Twin to twin transfusion syndrome (TTTS) is a common complication that typically presents in the second trimester of pregnancy in 10–15% of monochorionic twins due to net transfer of volume and hormonal substances from one twin to the other across vascular anastomoses on the placenta. Without recognition and treatment, TTTS is the greatest contributor to fetal loss prior to viability in 90–100% of advanced cases. Ultrasound diagnosis of monochorionicity is most reliable in the first trimester and sets the monitoring strategy for this type of twins. The diagnosis of TTTS is made by ultrasound with the findings of polyhydramnios due to volume overload and polyuria in one twin and oligohydramnios due to oliguria of the co-twin. Assessment of bladder filling as well as arterial and venous Doppler patterns are required for staging disease severity. Assessment of fetal cardiac function also provides additional insight into the fetal cardiovascular impacts of the disease as well as help identify fetuses that may require postnatal follow up. Fetoscopic laser ablation of the communicating vascular anastomoses between the twins is the standard treatment for TTTS. It aims to cure the condition by interrupting the link between their circulations and making them independent of one another. Contemporary outcome data after laser surgery suggests survival for both fetuses can be anticipated in up to 65% of cases and survival of a single fetus in up to 88% of cases. However, preterm birth remains a significant contributor to postnatal morbidity and mortality. Long term outcomes of TTTS survivors indicate that up to 11% of children may show signs of neurologic impairment. Strategies to minimize preterm birth after treatment and standardized reporting by laser centers are important considerations to improve overall outcomes and understand the long-term impacts of TTTS.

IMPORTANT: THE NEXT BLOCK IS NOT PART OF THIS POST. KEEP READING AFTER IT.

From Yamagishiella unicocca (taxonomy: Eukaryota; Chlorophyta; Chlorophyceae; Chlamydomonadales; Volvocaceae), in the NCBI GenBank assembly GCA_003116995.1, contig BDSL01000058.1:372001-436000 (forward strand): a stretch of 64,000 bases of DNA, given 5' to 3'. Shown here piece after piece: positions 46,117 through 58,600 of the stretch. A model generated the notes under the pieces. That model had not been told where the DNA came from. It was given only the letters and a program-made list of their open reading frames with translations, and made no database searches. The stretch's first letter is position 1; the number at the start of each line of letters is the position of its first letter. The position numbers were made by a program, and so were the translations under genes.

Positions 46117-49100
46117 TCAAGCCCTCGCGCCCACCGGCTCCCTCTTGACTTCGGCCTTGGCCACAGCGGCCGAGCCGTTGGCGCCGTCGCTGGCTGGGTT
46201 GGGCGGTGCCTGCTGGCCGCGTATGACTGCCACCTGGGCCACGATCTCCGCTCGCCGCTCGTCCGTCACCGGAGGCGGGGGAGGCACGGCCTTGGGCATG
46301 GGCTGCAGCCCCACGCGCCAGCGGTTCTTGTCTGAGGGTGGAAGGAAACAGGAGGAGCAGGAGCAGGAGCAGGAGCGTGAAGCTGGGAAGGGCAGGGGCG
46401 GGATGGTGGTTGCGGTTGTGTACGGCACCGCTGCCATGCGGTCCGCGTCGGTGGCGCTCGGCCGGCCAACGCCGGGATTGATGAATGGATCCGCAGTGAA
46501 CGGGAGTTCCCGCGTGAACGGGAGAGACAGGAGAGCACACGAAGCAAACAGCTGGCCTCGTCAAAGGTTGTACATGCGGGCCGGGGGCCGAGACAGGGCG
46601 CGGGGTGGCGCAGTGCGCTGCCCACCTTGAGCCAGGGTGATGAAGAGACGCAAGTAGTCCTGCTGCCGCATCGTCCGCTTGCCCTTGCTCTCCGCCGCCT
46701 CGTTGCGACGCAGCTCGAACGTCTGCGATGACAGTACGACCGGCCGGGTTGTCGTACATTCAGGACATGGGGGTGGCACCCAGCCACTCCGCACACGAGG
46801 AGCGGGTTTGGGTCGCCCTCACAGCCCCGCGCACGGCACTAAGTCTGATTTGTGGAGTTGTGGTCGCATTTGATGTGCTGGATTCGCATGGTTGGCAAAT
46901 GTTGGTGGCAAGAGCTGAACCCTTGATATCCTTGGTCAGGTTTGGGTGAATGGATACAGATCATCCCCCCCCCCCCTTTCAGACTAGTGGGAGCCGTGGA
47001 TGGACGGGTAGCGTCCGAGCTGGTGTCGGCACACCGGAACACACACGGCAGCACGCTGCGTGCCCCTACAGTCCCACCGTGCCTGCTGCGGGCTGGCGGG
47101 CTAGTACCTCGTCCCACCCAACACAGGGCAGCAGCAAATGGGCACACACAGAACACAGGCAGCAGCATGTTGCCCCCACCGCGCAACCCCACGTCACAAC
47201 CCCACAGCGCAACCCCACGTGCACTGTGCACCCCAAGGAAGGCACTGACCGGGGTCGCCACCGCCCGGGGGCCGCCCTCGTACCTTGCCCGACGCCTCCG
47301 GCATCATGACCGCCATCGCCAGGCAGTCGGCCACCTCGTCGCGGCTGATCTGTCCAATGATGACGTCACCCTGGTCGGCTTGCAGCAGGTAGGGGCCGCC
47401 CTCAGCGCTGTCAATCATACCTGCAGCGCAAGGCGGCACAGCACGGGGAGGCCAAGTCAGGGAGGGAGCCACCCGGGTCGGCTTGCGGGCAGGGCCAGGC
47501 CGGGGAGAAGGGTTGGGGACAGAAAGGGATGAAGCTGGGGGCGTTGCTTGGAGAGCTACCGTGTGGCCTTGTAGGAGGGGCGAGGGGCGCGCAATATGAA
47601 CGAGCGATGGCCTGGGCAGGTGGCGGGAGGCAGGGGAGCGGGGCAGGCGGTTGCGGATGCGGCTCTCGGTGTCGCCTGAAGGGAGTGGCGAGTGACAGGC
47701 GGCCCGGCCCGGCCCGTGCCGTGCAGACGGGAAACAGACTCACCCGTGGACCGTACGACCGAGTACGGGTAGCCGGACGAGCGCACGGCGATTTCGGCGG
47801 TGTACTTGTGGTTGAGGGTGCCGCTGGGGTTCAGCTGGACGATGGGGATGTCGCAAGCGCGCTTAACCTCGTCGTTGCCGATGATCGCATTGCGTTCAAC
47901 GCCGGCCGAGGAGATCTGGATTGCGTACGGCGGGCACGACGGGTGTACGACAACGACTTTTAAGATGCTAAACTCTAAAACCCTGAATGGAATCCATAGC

- Placental diseases
- Twin to twin transfusion syndrome (TTTS)
ASJC Scopus subject areas
- Pediatrics, Perinatology, and Child Health